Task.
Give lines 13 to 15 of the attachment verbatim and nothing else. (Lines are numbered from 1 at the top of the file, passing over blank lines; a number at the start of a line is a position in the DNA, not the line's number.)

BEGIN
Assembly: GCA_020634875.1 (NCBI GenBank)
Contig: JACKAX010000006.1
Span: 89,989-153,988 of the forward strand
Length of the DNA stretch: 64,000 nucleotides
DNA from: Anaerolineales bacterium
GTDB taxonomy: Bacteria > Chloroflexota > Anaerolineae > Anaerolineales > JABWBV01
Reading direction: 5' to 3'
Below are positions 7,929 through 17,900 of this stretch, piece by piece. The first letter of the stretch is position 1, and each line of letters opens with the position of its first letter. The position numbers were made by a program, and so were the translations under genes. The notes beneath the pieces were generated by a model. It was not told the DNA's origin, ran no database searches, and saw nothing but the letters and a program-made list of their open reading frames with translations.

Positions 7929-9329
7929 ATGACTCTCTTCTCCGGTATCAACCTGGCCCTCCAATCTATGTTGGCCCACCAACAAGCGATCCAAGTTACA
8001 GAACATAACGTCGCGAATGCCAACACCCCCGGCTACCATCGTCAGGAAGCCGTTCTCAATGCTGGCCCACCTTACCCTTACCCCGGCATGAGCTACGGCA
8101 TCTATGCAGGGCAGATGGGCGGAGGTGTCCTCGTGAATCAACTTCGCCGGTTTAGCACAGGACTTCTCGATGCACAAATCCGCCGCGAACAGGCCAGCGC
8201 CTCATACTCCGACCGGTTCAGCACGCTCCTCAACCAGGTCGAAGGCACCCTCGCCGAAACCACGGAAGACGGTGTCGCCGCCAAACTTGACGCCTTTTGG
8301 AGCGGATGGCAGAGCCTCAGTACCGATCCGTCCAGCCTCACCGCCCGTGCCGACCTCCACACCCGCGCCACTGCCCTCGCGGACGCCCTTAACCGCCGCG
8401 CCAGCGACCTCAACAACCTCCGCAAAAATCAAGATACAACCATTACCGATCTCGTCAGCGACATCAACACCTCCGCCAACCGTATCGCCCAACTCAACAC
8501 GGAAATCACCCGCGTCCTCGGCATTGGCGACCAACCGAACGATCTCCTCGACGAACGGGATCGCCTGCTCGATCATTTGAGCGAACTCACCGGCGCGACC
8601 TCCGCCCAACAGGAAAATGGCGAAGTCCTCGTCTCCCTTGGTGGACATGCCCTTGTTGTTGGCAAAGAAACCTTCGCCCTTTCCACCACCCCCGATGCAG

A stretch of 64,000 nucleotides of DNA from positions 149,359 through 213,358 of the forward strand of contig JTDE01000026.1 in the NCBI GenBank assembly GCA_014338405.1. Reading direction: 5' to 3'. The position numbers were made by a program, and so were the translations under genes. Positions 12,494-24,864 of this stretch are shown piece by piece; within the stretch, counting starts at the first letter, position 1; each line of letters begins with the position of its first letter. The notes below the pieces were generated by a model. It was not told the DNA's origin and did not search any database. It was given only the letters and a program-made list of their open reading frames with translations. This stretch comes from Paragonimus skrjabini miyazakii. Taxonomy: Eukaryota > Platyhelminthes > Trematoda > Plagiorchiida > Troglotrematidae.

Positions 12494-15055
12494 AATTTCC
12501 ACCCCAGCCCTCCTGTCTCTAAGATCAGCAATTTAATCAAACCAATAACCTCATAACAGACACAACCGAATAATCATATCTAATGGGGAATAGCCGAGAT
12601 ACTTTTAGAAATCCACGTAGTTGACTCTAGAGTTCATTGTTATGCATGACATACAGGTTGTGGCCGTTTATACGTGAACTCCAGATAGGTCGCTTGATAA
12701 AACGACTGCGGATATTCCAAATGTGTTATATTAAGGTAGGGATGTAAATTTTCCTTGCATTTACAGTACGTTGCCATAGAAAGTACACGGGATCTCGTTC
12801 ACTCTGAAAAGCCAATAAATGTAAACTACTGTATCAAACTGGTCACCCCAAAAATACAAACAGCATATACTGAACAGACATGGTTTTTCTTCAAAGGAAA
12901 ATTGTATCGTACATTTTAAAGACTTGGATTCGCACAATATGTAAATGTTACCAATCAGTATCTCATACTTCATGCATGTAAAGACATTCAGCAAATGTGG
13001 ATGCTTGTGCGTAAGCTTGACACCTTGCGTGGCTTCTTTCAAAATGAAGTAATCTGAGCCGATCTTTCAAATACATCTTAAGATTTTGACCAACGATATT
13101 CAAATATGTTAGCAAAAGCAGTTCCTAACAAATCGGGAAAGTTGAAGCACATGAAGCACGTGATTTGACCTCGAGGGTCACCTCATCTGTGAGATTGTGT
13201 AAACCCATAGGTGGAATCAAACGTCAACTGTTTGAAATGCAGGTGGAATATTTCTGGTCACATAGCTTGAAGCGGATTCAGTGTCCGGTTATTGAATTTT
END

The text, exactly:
8201 CTCATACTCCGACCGGTTCAGCACGCTCCTCAACCAGGTCGAAGGCACCCTCGCCGAAACCACGGAAGACGGTGTCGCCGCCAAACTTGACGCCTTTTGG
8301 AGCGGATGGCAGAGCCTCAGTACCGATCCGTCCAGCCTCACCGCCCGTGCCGACCTCCACACCCGCGCCACTGCCCTCGCGGACGCCCTTAACCGCCGCG
8401 CCAGCGACCTCAACAACCTCCGCAAAAATCAAGATACAACCATTACCGATCTCGTCAGCGACATCAACACCTCCGCCAACCGTATCGCCCAACTCAACAC